Overbidding on a house, is it still necessary?

outbidding on a house

Overbidding on a house long the norm

Overbidding on a house was the norm on the housing market for several years. Amounts of more than a ton above the asking price no one was surprised about. Yet several sources indicate that the housing market is slowly cooling. Eerlijk Bieden investigates whether it is still necessary to overbid.

Housing market cooling down

Until a few months ago, it was total chaos in the housing market: too little supply, historically low interest rates and a huge demand for homes. Since the war in Ukraine and the rapid rise in interest rates, the tide seems to be slowly turning in the housing market. More and more homes are coming up for sale and the number of viewings is gradually decreasing. In theory, therefore, with more supply and less demand, house prices should quickly stagnate, or even decline.

Yet this picture does not yet emerge in practice. It is true that there are fewer candidates for one house and negotiating is possible again, but the real price drop has yet to materialize. Brokers do see more and more that especially the unique houses and half-timbered houses are not selling as fast as before. This is explained by the high cost of building materials and the shortage of personnel in the construction industry.

Another explanation for high house prices is the fact that many people still expect a certain price for their home. This is particularly prevalent among households who have purchased a newly built home that will not be ready for months or years. Because the new-build home has already been purchased by then, they do have to charge a high asking price in order not to be left with residual debt.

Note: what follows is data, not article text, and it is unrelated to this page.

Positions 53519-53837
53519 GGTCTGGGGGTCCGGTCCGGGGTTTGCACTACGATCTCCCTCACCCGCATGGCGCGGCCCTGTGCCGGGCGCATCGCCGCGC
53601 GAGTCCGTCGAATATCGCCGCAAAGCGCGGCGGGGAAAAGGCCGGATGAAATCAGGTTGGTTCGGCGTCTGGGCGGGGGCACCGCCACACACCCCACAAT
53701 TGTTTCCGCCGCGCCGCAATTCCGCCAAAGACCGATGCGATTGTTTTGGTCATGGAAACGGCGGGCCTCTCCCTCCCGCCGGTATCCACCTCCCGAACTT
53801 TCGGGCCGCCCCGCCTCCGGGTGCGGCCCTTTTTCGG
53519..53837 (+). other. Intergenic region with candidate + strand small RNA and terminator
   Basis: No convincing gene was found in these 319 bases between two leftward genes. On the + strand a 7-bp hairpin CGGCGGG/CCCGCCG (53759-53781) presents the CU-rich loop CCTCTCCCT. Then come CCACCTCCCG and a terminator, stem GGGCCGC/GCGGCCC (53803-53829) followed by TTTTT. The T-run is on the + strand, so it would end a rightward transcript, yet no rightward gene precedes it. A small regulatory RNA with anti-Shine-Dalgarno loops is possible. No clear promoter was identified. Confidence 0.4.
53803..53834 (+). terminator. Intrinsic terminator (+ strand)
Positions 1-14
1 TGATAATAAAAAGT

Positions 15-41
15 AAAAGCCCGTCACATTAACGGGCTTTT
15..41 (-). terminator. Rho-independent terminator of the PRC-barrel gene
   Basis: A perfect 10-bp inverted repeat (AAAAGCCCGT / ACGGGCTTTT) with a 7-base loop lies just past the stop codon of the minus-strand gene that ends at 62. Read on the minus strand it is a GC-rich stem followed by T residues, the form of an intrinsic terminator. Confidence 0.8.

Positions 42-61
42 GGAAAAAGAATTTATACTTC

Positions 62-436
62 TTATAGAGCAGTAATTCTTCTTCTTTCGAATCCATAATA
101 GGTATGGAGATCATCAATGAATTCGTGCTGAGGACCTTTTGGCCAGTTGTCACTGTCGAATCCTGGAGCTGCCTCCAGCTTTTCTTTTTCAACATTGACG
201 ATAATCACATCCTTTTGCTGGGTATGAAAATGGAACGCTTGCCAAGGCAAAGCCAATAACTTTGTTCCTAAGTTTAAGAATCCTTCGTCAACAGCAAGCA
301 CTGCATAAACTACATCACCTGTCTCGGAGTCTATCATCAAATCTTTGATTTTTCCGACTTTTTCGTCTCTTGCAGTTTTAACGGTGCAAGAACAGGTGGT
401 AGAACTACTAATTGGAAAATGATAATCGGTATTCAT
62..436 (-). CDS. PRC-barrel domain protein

Do you still have to overbid on a house?

Also from the data of Eerlijk Bieden it can be noted that the number of bidders has decreased by about 35% in recent months. What is striking, however, is that the final sales price does not differ significantly from previous months. This is probably because - despite the increasing supply on the housing market - there are still many home seekers active. In addition, several mortgage brokers are already reporting that interest rates will start to fall in the coming weeks.

In short, there is unfortunately no uniform answer to the question of whether you should still overbid on a house. At the moment there are large regional differences and the type of home can also play a role. However, we have listed a number of useful tips for you for your next bid.

Tips bidding on a house

Use the tips below so you can bid and live with peace of mind.

1. Read all the documents of the property carefully

Before you make an offer, it is very important that you check all the documents properly. With the Dataroom from Eerlijk Bieden this has become a lot easier. If you have doubts about certain documents, or the lack of them, always ask the selling broker.

2. Engage a mortgage broker

The seekers of purchasing brokers always have an advantage because they are standard checked by a mortgage adviser. It is therefore advisable to meet with a mortgage consultant, especially if you intend to outbid yourself on a house.

By mentioning that your offer is substantiated by a mortgage broker you immediately remove all doubt from the seller and the broker. This is important because a seller is not waiting for the purchase agreement to be rescinded because the buyer is unable to make financial arrangements.

3. Work out all the details of your bid well

The seller and broker often receive several bids on a property. In addition to the purchase price, they also consider whether the offer is at all feasible. So take the time to explain your offer in more detail. For example, specifically mention when you want the transfer to take place at the notary.

4. Get advice from a buying agent

It may seem like a big investment beforehand to use a buying agent, but they can also save you a lot of money. By understanding special data, a buying agent can help you make a real offer, so you know you will never overbid on a house.

Share on linkedin
Share on facebook
Share on twitter